- Janet Yellen will meet with the Working Group on Financial Markets to discuss stablecoin regulations in the U.S. next week.
- Yellen has historically been critical of cryptocurrency; however, she has also acknowledged its potential to improve finance.
- It appears that the upcoming discussion will concern commercial stablecoins, not government-backed CBDCs.
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U.S. Treasury Secretary Janet Yellen will meet with regulators to discuss stablecoins, according to an announcement today.
Workgroup Will Take Place Monday
According to the U.S. Treasury, Yellen will meet with the President’s Working Group on Financial Markets on Monday, July 19.
That group includes members of the Office of the Comptroller of the Currency and the Federal Deposit Insurance Corporation.
“Bringing together regulators will enable us to assess the potential benefits of stablecoins while mitigating risks,” Yellen stated. She added that government agencies should work together on regulation and create reccomendations for authorities.
The discussion will build on a 2020 statement from the workgroup that discussed similar regulatory matters around stablecoins.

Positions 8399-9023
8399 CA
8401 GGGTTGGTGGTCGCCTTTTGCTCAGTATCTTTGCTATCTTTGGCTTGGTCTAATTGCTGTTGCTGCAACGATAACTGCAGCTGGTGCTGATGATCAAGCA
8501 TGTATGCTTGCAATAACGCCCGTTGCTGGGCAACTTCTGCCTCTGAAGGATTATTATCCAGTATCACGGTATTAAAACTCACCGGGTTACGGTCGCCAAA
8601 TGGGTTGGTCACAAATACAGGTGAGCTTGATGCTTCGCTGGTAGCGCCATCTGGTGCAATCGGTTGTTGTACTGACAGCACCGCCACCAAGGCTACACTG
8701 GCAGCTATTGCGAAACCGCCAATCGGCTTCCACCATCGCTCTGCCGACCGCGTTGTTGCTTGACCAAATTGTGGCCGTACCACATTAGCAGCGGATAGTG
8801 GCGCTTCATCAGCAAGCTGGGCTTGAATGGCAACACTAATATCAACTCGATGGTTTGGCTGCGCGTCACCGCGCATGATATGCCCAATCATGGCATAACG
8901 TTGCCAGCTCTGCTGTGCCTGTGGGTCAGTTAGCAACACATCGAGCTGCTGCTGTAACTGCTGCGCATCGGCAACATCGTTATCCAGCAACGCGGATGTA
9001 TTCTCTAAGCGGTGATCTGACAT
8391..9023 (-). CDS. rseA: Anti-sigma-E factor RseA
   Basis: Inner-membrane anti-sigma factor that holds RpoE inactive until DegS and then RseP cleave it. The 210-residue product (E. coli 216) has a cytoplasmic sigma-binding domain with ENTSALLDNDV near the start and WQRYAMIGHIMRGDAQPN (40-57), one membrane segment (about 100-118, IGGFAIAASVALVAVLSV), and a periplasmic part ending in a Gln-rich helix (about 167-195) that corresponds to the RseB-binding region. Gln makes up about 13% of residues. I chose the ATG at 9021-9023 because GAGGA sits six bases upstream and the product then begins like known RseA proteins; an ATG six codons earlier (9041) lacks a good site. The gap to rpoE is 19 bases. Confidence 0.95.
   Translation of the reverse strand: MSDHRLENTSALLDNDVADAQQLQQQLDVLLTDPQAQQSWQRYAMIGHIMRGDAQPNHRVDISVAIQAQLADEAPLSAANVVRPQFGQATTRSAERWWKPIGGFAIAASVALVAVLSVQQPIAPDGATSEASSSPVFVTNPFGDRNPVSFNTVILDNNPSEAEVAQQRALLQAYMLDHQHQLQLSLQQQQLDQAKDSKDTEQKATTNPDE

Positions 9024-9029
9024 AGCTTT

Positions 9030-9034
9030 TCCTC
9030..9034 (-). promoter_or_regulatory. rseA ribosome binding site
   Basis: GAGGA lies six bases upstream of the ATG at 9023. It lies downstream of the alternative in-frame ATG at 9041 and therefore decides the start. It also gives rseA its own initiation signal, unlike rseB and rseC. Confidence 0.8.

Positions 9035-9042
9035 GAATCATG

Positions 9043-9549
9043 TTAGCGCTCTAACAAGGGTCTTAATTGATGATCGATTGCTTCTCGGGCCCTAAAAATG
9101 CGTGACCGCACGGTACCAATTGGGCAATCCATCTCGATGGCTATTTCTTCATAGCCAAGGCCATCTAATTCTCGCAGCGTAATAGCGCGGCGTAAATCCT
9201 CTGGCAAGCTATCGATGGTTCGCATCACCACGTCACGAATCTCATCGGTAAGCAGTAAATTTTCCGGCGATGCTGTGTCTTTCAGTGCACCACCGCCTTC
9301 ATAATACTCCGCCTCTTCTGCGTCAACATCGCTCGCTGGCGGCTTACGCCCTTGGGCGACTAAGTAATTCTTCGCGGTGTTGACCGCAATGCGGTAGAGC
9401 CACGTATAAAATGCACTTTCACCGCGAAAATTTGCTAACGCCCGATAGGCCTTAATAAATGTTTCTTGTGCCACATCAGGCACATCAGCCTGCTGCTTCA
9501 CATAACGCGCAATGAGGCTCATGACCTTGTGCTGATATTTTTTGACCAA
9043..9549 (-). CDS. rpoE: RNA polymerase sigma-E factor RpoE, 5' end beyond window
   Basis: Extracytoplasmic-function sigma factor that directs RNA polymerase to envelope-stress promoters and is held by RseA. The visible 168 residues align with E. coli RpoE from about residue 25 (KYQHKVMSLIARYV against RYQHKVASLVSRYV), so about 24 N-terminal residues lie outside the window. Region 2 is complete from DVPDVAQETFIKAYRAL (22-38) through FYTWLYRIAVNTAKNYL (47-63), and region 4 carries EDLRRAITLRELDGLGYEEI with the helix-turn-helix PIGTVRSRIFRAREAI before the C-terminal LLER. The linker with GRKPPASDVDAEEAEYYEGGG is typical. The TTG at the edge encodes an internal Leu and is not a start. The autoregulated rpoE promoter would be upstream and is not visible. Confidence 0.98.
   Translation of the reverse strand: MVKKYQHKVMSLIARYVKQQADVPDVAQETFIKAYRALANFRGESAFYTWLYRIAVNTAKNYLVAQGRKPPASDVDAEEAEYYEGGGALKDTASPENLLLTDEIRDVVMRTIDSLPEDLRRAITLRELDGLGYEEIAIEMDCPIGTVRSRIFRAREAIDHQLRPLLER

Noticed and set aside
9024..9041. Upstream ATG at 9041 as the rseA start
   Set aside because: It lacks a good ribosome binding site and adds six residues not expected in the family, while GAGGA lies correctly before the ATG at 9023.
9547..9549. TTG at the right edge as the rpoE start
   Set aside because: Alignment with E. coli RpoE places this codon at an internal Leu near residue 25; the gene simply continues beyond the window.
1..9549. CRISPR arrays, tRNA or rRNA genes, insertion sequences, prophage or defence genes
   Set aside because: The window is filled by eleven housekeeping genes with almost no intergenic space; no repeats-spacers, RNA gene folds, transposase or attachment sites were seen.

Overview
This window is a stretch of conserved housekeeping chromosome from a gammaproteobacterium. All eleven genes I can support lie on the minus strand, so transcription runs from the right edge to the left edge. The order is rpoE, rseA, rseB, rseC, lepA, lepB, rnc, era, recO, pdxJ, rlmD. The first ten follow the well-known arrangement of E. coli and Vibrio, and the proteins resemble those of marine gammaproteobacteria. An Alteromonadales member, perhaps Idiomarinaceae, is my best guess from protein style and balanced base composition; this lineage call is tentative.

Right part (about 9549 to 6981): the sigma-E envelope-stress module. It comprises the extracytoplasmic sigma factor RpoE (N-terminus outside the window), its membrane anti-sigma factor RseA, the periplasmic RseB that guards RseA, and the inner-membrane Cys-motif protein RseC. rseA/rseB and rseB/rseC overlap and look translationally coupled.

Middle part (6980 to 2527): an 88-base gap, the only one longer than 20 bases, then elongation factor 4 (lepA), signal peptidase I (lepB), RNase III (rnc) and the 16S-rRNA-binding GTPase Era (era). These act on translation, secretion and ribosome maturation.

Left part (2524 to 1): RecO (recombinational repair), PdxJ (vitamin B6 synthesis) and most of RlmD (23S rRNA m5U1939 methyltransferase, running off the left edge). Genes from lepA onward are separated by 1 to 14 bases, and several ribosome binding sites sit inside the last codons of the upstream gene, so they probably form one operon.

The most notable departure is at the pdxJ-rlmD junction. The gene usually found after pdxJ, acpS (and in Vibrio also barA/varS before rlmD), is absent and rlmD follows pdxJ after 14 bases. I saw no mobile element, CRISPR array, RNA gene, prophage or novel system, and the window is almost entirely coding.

The workgroup does not seem to be concerned with a central bank digital currency (CBDC) or government-issued stablecoins. Rather, it seems to concern regulations around commercial stablecoins.
Is Yellen For or Against Crypto?
Yellen became Secretary of the U.S. Treasury as President Joe Biden took office earlier this year. She was confirmed on Jan. 25, 2021.
Yellen has historically held an anti-cryptocurrency stance, highlighting its use in criminal activity. However, she has also acknowledged that digital currency has the potential to improve the financial system.
Today’s news means that Yellen is slightly more open to digital currency than her past statements may suggest.
However, this news does not necessarily indicate that regulations will change significantly. Currently, entities that simply wish to work with stablecoins are seemingly free to do so. For the most part, cryptocurrency exchanges can legally circulate stablecoins, and the OCC has even granted banks the right to work with stablecoins. Visa has also expressed its intent to offer stablecoin transactions.
One possible regulatory restriction concerns recent guidance from FinCEN that may require stablecoin creators and issuers to operate as Money Service Businesses (MSBs). However, this has not hindered any major stablecoin issuers to date.
Disclaimer: At the time of writing this author held less than $75 of Bitcoin, Ethereum, and altcoins.
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